Several marijuana companies have made similar arguments in lawsuits against the city, and they’ve raised some of the same issues other Michigan municipalities have been sued over. They include violations of the Open Meetings Act, Michigan’s Regulation and Taxation of Marijuana Act (MRTMA) and the due process and equal protection tenets of the U.S. Constitution’s Bill of Rights.

The City of Menominee “attempted to pre-emptively discourage valid challenges to its selection process and strip applicants of due process rights in the selection process by stating that scoring is final and not subject to appeal,” NU Group said in the filing.

While the Marijuana Selection Committee’s meetings to examine applications for licenses were expected to be open to the public, “Selection Committee members and city attorneys repeatedly left the room to discuss matters, and the Selection Committee refused to consider evidence erroneously overlooked during the private sessions,” the filing said.

City council members were reviewing litigation last week and declined to comment. City attorney Mike Celello was unavailable for comment.

Selection committee members deducted points from NU Group’s application because it did not use the term “FTEs,” which the company referred to as “magic language,” the filing said.

NU Group’s application also lost points in the category of previous experience in other regulated industries, despite the fact NU Group’s owner Nighat Ullah has owned and managed businesses that involved liquor and gasoline, two highly regulated industries. He also has 12 years of experience operating marijuana businesses in Michigan, Oregon, Maryland and Maine, the filing said.

By not discussing these points openly, the selection committee failed to allow NU Group to participate in the discussion and correct the committee’s oversights, violating the Open Meetings Act (OMA) and the company’s rights to due process and equal protection, the filing said.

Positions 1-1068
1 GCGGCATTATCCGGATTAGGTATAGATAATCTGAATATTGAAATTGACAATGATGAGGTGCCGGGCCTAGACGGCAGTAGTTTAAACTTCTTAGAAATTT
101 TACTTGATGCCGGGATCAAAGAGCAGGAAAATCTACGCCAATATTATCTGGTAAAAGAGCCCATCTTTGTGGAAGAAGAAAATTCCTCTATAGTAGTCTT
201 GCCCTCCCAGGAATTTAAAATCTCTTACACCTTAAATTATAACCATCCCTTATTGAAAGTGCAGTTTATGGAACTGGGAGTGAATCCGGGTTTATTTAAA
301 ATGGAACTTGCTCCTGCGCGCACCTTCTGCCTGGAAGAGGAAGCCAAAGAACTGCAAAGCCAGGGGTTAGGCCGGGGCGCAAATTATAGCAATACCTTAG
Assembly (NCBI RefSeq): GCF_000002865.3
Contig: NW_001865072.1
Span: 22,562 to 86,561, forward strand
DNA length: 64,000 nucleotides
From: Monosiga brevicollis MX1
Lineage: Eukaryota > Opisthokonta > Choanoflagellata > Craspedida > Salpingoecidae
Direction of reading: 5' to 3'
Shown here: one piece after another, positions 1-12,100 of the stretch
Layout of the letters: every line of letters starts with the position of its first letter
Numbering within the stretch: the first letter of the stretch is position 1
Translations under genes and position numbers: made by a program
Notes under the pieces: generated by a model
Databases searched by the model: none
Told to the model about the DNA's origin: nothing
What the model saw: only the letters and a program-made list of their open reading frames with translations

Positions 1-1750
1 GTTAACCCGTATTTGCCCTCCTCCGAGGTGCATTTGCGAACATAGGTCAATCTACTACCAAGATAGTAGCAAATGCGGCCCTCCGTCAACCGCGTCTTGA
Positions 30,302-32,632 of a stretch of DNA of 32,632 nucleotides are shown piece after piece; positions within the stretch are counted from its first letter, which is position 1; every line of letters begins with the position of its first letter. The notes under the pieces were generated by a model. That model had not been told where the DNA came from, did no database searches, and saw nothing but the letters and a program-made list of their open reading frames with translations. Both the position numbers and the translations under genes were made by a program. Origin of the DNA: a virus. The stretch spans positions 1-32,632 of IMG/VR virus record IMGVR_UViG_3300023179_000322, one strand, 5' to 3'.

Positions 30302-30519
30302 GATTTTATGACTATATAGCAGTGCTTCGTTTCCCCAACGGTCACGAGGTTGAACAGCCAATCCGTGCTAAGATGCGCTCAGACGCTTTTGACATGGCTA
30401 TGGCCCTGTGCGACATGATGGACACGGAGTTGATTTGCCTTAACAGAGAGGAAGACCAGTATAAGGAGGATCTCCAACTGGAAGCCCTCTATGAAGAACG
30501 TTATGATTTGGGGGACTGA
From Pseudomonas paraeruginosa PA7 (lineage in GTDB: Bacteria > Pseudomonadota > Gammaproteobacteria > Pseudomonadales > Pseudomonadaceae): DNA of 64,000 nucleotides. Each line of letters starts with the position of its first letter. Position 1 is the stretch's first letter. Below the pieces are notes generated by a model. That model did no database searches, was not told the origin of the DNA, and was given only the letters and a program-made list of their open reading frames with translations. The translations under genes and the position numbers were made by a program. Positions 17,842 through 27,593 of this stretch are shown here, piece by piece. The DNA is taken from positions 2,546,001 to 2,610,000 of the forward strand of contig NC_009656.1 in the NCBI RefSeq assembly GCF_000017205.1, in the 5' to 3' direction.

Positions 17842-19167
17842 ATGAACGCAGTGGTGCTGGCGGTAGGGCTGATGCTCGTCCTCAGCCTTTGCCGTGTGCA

The selection committee held “secret closed-door meetings and unnoticed meetings in violation of the OMA with no lawful explanation why those meetings were closed,” NU Group said.

In deciding whether to grant an injunction, the court must consider whether the harm is greater to the companies that already have been awarded licenses if they’re asked to put their plans on hold or to the companies that say they were treated unfairly in the selection process because the city violated laws, attorneys for NU Group explained in the court documents. The harm to the public if an injunction is issued also will be considered.

Injunctions aren’t unheard of. NU Group refers in the filling to a case in Traverse City, where Circuit Court Judge Thomas Power decided in favor of the marijuana companies suing the city and issued a preliminary injunction.

“Michigan affords citizens the right to seek redress of adverse decision-making of government agencies, including a municipality’s decision on a business license or a special use permit,” according to NU Group’s filing.

But the process could take months. “I’m certainly not going to opine on what the judge is going to do. These particular lawsuits don’t tend to resolve very quickly unfortunately,” Pollicella said.